The bus operator says changes to some services in next month are being made to contracted journeys operated on behalf of Travel South Yorkshire – and are not ‘commercial operator service’ reductions.
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First says it is now in discussion on what changes will be introduced in October, adding the vast majority of its networks will be retained.
But it warns it will look to match its resources with the post Covid ‘new normal’ in terms of demand for its services so it can provide the most reliable network possible for customers.
The operator says new travel habits and hybrid working patterns have meant changes to post-pandemic demand but says it will work with partner organisations to minimise the impact for customers and keep communities connected wherever possible.
It says with Covid-era funding due to end, it is preparing changes to the bus networks to reflect the post-pandemic demand for services, and expects to make an announcement on any changes at the end of July.
First boss Nigel Eggleton issues statement
Nigel Eggleton, managing director at First South Yorkshire, has issued a statement.
He said: “Over the Spring period we have engaged closely with colleagues at SY Passenger Transport Executive (SYPTE) to help ensure short-term service stability at a time when large sections of the bus network remain commercially unsustainable.
"We have worked together on a solution that was agreed by the Mayoral Combined Authority in June 2022. During this period, we have continued to focus on delivering the best service levels possible despite the ongoing staffing challenges impacting many business sectors across the UK.
"As part of our discussions with SYPTE, we agreed to extend the operation of contracts expiring in April (operated by First) until July as part of our shared objective to provide the short-term service stability needed. First, like other operators, have chosen not to bid for these contracts beyond July. This is due to our staffing position and what would be the resulting impact on service performance for customers on the remainder of the network we operate.
"In some cases, we have been able to agree to continue the operation of some contracts until October within our existing staffing resources. Whilst I do sympathise with those customers impacted, the July changes are made to contracted journeys operated on behalf of SYPTE, not commercial operator service reductions.
“Like many other companies throughout the world, we have been impacted by the pandemic and we now face into one of our most challenging and unprecedented periods ever. As we head into the end of the Covid-era funding provided by the UK Government and back towards a sustainable commercial model, First South Yorkshire, like all other bus operators across the UK, will be adapting our network in October in line with post-pandemic demand for services.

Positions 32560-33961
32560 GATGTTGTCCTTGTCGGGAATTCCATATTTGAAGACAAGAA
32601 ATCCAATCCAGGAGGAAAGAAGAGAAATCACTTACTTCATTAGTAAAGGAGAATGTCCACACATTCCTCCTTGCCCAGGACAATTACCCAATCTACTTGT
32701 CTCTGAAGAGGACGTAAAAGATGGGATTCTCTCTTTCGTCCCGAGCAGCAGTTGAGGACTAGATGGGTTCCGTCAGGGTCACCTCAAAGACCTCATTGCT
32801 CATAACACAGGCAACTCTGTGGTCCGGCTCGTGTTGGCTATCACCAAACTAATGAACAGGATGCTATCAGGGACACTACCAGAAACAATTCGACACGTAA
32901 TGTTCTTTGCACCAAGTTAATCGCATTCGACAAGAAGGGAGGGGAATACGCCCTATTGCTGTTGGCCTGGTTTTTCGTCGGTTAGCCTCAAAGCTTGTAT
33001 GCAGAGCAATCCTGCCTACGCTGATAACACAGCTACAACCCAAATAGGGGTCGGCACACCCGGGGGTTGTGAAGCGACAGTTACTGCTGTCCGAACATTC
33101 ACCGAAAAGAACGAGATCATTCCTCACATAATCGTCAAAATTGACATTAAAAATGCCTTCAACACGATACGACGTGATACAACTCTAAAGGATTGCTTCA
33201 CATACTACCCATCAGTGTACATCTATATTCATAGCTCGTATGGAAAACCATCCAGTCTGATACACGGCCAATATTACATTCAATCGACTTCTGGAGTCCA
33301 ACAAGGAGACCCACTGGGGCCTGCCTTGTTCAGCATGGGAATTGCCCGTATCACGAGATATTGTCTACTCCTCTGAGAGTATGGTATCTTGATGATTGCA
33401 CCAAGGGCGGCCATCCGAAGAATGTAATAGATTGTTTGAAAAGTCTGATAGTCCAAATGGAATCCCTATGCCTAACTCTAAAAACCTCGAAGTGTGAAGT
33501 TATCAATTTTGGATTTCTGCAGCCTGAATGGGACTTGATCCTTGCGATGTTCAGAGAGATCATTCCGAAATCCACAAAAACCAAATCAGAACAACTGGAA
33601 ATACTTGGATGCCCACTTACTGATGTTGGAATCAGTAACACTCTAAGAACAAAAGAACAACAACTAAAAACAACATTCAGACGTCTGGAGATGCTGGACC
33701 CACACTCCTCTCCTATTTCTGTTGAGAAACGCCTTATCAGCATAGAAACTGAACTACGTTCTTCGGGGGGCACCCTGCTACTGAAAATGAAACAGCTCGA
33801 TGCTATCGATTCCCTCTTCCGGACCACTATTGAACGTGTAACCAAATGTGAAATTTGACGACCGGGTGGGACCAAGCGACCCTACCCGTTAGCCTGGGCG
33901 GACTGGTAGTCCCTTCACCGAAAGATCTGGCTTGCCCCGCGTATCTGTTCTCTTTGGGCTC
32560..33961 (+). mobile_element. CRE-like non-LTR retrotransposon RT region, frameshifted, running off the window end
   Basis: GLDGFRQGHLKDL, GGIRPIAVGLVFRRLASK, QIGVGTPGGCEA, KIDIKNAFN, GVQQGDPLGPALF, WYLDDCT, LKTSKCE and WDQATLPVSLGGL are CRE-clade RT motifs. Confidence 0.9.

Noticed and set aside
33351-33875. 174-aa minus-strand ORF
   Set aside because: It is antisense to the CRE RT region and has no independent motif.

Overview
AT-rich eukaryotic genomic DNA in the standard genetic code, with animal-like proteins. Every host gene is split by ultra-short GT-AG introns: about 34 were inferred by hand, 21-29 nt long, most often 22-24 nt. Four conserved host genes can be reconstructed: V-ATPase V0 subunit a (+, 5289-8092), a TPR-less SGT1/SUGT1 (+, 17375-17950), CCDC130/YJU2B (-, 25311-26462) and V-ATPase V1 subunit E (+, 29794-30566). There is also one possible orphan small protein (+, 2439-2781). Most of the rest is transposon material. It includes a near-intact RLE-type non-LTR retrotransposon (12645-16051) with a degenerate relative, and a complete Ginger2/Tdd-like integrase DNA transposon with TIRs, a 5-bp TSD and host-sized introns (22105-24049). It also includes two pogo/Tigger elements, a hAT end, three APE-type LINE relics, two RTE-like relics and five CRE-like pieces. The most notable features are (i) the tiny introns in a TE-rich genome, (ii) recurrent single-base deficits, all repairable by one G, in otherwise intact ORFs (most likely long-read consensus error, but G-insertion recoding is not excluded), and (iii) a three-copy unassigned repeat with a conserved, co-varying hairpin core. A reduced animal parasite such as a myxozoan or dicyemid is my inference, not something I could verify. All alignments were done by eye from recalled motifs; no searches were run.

"Whilst this funding was welcomed and helped us to sustain services for key workers and essential journeys throughout the pandemic, unfortunately we simply have not seen a sufficient level of passengers returning to our services post-pandemic.
"With the reality of new travel habits and the resulting post-covid demand for local bus services, coupled with rising costs to the business (including supporting our people through the cost-of-living crisis), we must adapt our network accordingly.
Losses of over £26 million
The situation is intensified by the underlying unsustainable bus service network. This is highlighted by the fact First South Yorkshire has made losses of over £26m since 2012/13 including a loss of £2.3m for the last set of accounts pre-pandemic (year ending March 2020).
“In the spirit of transparency and partnership working, we have given SYPTE as much advanced notice as possible of any changes and have engaged them early on in this process to allow time to adjust and seek alternative arrangements where necessary. We have identified a number of services across South Yorkshire that are no longer commercially viable given the post covid demand for local bus services.
"We have worked hard to retain as many connections as possible, but the reductions still represent 25 per cent of our current operation. We are now in discussions with SYPTE, and final plans will be announced at the end of July.
"The vast majority of our networks will be retained, but we will look to match our resources with the new normal in terms of demand for our services so we can provide the most reliable network possible for our customers. As a responsible transport operator, we do also need to consider the best way to serve some areas given the environmental impact on operating very poorly used bus services. I can assure you; my team and I will continue to work hard with you and SYPTE colleagues to minimise the impact for customers and keep communities connected wherever possible.
Review of bus networks
“We will continue to review our networks on an on-going basis using the latest real-time data technology to track demand with a view to being agile and ready to increase frequencies and add connections in line with customer demand.”
He said there was need for fundamental change to deliver long-term improvements needed, adding: “Clearly, we need to establish the steps we need to take to deliver those improvements - through a properly funded system that will tackle bus journey delays and support a revised fares structure to deliver simpler, multi-operator ticketing. We’re confident that by working together we can put in place a stable and sustainable network that can drive the reliable, ‘green’ and affordable bus service our customers want.
“We remain committed to working together to deliver the long-term improvements needed.”